Mazda has developed an innovative way to harvest the so-called free engine power and turn it into something more useful for the vehicle –i-ELOOP system, short for “intelligent Energy Loop.” Vehicle engineers have been harvesting free engine power through brake energy regeneration, which involves capturing kinetic energy generated by a vehicle when it moves.
The energy would then be used to recharge batteries in electric and hybrid cars to power the on-board electrical network and save engine power, thereby saving fuel. Systems based on that approach have been used, and Formula One racing cars have been employing them since 2009. As for Mazda’s i-ELOOP, it is the first passenger car system in the world to use a capacitor to store the electricity. Sporting such i-ELOOP technology for the first time is the all-new Mazda6, one of the carmaker’s SKYACTIV technology models.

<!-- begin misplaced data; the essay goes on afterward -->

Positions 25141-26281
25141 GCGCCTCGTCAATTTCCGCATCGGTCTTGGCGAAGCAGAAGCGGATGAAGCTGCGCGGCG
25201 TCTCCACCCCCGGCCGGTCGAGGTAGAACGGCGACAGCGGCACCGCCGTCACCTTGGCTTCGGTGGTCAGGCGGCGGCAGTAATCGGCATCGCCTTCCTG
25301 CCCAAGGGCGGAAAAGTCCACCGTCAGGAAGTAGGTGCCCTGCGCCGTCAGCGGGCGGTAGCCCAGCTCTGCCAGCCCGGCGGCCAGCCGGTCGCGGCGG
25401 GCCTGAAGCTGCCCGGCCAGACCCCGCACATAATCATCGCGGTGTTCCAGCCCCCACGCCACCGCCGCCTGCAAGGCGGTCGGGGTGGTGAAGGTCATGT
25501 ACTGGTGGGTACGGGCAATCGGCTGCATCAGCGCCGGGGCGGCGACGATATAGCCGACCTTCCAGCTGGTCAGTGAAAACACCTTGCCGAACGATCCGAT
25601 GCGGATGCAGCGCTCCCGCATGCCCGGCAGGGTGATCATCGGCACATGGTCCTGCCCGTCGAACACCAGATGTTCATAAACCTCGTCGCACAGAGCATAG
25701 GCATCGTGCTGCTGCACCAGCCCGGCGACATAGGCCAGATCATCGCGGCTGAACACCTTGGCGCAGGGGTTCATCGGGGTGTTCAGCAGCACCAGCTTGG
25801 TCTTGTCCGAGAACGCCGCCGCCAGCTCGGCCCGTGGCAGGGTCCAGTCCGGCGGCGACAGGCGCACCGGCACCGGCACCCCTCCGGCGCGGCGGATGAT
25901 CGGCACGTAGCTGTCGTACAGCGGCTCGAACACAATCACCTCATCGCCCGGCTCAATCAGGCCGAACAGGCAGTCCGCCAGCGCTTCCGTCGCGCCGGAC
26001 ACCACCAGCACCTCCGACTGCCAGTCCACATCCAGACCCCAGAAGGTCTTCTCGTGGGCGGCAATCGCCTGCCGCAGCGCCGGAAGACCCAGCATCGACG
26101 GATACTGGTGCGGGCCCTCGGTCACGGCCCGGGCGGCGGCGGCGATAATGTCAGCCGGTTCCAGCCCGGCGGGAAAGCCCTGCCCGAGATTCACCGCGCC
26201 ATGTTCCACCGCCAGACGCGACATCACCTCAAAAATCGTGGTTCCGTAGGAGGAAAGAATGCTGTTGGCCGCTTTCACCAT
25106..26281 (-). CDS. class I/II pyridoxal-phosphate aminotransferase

Jeremy Thomson, Mazda Motors UK Managing Director, remarked that i-ELOOP capacitor is a unique solution to the challenge of how to harvest free engine power. He noted that such energy recovering systems allow ancillary systems such as air-conditioning to be used without drivers having to worry about its effects on fuel consumption.
Mazda launched i-ELOOP as part of its ‘building block’ strategy, which involves a step-by-step introduction of auxiliary electrical systems to SKYACTIV technology, adding new breakthrough initiatives as and when they are ready, Thomson revealed.
Since the average vehicle deceleration phase lasts only about 10 seconds, conventional lead-acid starter batteries’ charging and storage abilities limit effectiveness of the current regenerative braking systems. However, Mazda engineers adopted an electric double-layer capacitor (EDLC) that recharges fully in only a few seconds